Being Human

Let me start by saying that I have no taste when it comes to television and it’s a rare day that I fess up to what is being recorded on our DVR.  There’s the good stuff that comes on a few weeks out of the year like Dexter or Shameless, which I’m really enjoying at the moment, and there’s the bad stuff like the procedural crime shows or those competitive reality shows or the shows, as a co-worker puts it, that I belligerently watch (those are shows I enjoy griping about continuously, but I’m not ready to give up – like Stargate: Universe – thanks to Syfy for making the decision I couldn’t).

Among those shows that I don’t easily confess to watching is one called Being Human a show that runs on BBC America.  The premise sounds like either a paranormal Three’s Company or the beginnings of a bad joke: a werewolf, a vampire and a ghost get an apartment and hijinks ensue.  Well, I suppose it’s not quite that lighthearted.  The show is moody and dark (filmed in blues when it’s more serious, brighter colors when the trio is safe in their world).  The werewolf (George) and vampire (Mitchell) work virtually unnoticed as orderlies in a hospital while the ghost (Annie) copes with her death and mostly mopes around the apartment.  (I can’t write a review to save my life, so bear with.)  George is kind of a dopey and awkward looking fellow with rage issues brought on by his inner wolf, Mitchell always looks to be in desperate need of a bath or at least a good shampoo with oily combed back hair and usually sports a running jacket circa 1984  (all that’s missing are the head and wristbands to complete this ensemble) – not the leather-wearing, motorcycle riding, charismatic stud we’re used to enjoying in our vampires – and for me, this is part of why that show works.  Ordinary looking people with crappy jobs living in a not-so-amazing flat that’s not very nicely furnished dealing with extraordinary events.  (Aside, I would mention Annie’s appearance along with the guys, but there’s nothing to note – she’s cute and wears the clothes she died in, which were rather nondescript)

I enjoy the show.  It’s different enough and short enough (8-10 episodes) to not annoy me much.  So, imagine my surprise when Syfy started running ads for Being Human “an original Syfy series”.  I stared at the TV as images of an entirely new cast danced across my screen.  Sure, we claimed Coupling and The Office as well as other shows, which is either the greatest form of flattery or helps illustrate the belief that there are only so many new ideas under the sun.  But come on “original Syfy series”?  Does the BBC know that it’s Syfy’s, because the BBC is about to air Season 3 of Syfy’s “original series”.  And the cast looks like something straight out of the OC or any number of shows that appear on the WB/CW.  Everyone is clean and pretty and have great jobs (ok, maybe not great – the boys got upgraded from orderlies to nurses).  The townhouse is adorable and nicely furnished and the show is very “bright”.  Now, while I find all of that to be pretty darned adorable and only slightly annoying, the thing that bugs me most – their names.  Yes, forget it no longer looks edgy or a little dark or that they’re all so darned pretty (if you’re into that sort), what’s stuck in my craw is their names.  Where there was George, now there’s Josh, the werewolf.  Mitchell (the vamp) has become Aidan? He’s 200 years old and you’re telling me that Blake, Harrison or Diego weren’t popular 200 years ago? Was Aidan? and Annie, our sweet/vulnerable/fragile ghost is now Sally.  Yes, Sally.  Is anyone named Sally anymore?  I can only think of Charlie Brown’s sister and my guinea pig when I was 6 years old, because I thought Sally was a lovely name in 1974.   Did Sally’s parents hate her and that’s how she ended up dead, no one wanted to have to hear or say her name again?  (Of course, I think it’s a fine name if you happen to be named Sally or you’re the hapless guinea pig of a 6 year-old.  Well, I may still believe your parents hate you, but I’m not here to work out your relationship issues with them.)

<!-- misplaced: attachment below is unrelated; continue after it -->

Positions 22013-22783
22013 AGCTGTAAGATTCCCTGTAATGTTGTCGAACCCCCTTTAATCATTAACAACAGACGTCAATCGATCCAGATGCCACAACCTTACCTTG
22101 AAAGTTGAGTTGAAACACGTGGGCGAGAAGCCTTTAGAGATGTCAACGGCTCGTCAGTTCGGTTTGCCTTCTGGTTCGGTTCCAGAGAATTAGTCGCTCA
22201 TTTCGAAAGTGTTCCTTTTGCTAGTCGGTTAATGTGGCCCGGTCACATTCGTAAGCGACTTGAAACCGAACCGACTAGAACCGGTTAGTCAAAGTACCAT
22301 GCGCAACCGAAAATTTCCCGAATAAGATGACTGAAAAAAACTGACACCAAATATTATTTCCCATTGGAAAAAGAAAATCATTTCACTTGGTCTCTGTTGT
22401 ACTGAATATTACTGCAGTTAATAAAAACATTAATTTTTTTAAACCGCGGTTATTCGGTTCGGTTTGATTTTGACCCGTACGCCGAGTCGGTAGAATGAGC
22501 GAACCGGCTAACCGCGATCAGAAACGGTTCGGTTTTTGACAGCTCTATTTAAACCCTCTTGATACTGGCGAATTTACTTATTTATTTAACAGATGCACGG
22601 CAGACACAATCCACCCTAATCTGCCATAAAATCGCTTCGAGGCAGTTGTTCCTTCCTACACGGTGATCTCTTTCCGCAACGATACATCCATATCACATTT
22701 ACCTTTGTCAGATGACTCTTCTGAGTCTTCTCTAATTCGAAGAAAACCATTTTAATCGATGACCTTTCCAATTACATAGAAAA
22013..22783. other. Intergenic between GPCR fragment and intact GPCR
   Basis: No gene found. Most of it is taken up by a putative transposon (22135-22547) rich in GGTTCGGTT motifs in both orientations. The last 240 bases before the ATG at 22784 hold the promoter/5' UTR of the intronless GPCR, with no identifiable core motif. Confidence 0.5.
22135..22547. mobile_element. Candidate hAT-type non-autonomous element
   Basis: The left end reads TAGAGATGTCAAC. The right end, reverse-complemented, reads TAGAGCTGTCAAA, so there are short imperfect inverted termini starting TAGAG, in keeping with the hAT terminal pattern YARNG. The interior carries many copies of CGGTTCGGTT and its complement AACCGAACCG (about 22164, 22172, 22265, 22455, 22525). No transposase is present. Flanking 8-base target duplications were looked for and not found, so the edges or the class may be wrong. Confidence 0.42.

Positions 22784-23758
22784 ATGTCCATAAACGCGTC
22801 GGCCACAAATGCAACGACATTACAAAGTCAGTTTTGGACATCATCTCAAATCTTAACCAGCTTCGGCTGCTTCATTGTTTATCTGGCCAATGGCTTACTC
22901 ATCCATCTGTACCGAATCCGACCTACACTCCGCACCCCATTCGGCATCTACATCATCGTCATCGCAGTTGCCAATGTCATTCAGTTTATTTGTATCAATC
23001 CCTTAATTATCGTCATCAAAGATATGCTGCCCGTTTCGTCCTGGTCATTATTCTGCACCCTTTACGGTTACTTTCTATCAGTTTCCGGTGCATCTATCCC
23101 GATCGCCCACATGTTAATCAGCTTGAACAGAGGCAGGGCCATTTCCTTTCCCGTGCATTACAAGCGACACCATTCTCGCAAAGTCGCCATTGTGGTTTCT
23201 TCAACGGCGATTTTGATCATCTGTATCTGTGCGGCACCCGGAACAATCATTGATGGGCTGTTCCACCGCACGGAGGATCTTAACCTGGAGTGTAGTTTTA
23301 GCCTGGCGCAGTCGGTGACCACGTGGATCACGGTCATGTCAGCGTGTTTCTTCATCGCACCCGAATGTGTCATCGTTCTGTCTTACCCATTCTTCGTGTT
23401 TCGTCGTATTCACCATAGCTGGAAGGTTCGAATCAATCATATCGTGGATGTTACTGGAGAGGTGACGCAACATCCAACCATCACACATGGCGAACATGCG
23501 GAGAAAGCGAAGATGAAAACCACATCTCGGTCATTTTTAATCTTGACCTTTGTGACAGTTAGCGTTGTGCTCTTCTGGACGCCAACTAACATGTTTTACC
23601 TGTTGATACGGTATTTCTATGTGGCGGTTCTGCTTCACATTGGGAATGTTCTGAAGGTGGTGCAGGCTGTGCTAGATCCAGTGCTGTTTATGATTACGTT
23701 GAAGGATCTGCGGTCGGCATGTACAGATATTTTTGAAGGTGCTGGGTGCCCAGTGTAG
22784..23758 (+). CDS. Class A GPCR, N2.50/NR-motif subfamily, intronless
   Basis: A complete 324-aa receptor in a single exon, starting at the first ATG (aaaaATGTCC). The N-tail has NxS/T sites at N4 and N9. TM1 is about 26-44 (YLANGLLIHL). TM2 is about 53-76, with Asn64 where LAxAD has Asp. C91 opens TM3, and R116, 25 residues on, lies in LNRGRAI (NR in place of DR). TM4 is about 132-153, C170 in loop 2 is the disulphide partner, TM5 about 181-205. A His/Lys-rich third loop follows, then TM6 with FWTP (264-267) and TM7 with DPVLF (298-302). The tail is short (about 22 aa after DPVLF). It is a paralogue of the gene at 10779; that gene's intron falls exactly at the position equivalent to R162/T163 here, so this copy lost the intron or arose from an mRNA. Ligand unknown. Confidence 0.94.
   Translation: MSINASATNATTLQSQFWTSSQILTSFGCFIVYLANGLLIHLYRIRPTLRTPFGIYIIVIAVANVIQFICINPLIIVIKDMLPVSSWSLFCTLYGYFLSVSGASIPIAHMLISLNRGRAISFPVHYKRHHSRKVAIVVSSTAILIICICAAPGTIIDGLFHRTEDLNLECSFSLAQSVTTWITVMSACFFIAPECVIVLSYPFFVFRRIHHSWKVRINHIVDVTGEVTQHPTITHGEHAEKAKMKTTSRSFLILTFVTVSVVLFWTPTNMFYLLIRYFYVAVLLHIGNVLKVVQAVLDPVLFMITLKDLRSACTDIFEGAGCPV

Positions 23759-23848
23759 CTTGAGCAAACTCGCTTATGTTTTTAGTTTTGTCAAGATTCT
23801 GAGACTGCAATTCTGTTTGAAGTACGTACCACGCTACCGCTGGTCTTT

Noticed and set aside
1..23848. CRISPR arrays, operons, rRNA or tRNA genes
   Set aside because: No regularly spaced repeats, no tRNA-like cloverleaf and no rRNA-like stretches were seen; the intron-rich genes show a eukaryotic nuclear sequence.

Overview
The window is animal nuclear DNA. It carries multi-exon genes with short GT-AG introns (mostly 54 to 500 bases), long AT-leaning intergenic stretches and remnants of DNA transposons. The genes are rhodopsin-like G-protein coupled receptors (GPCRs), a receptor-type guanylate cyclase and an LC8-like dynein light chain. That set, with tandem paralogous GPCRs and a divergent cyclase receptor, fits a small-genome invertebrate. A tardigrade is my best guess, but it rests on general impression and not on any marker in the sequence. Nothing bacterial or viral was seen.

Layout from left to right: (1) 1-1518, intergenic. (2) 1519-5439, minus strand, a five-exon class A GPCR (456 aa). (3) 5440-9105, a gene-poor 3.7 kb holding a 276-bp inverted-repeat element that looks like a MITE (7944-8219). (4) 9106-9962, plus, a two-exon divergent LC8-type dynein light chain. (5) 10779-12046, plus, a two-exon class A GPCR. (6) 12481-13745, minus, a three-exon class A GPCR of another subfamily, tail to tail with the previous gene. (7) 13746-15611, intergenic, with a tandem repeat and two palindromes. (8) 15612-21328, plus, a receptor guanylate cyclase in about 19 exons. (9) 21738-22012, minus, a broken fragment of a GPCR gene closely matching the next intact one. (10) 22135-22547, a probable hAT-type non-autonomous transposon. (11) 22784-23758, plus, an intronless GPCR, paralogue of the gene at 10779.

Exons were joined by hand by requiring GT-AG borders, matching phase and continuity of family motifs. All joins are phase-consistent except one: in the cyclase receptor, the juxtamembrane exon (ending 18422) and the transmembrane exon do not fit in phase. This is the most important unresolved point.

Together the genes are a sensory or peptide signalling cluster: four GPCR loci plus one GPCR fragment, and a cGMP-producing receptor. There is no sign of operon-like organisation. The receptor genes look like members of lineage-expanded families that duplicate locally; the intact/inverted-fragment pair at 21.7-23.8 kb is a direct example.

I’ll watch it a couple of more times, but it will be belligerently so I can grumble about it once a week (it’s on my “To Do” list).  I’m anxious to see what they do with Sally since she seems to have died in bed.  I want to know why she isn’t in her jammies. (In the non-orignal BBC series (Syfy claimed it!) Annie fell down a flight of stairs – that’s why she stuck in those particular drab clothes.)  OR what will become of Josh’s sister.  When George got trapped with a girl in his “changing” room she ended up becoming a really pissed off werewolf and angry ex-girlfriend – some people just can’t say “thank you” anymore.

Maybe I shouldn’t have confessed to watching this show.

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